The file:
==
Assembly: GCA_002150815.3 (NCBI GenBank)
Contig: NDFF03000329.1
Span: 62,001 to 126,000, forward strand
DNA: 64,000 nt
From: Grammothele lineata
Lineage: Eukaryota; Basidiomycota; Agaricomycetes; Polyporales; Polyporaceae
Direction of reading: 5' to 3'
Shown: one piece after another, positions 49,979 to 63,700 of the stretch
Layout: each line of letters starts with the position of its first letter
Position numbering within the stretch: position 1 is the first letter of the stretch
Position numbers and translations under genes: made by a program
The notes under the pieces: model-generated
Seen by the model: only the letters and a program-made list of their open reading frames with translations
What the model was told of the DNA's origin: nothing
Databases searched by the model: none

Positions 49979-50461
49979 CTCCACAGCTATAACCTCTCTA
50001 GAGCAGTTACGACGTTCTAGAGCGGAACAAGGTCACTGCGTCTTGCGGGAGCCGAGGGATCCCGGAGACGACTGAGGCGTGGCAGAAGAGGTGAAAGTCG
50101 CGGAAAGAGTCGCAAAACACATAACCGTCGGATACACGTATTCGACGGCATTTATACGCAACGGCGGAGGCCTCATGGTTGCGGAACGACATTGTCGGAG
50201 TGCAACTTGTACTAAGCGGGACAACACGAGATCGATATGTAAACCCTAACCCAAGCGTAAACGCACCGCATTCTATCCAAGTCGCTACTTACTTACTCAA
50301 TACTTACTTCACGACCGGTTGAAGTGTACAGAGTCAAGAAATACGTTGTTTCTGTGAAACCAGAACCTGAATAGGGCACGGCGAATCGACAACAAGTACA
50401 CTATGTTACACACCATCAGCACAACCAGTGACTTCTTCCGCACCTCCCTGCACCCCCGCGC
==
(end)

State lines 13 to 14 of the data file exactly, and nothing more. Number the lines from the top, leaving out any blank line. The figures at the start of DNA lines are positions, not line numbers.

Seen by the model: only the letters and a program-made list of their open reading frames with translations
What the model was told of the DNA's origin: nothing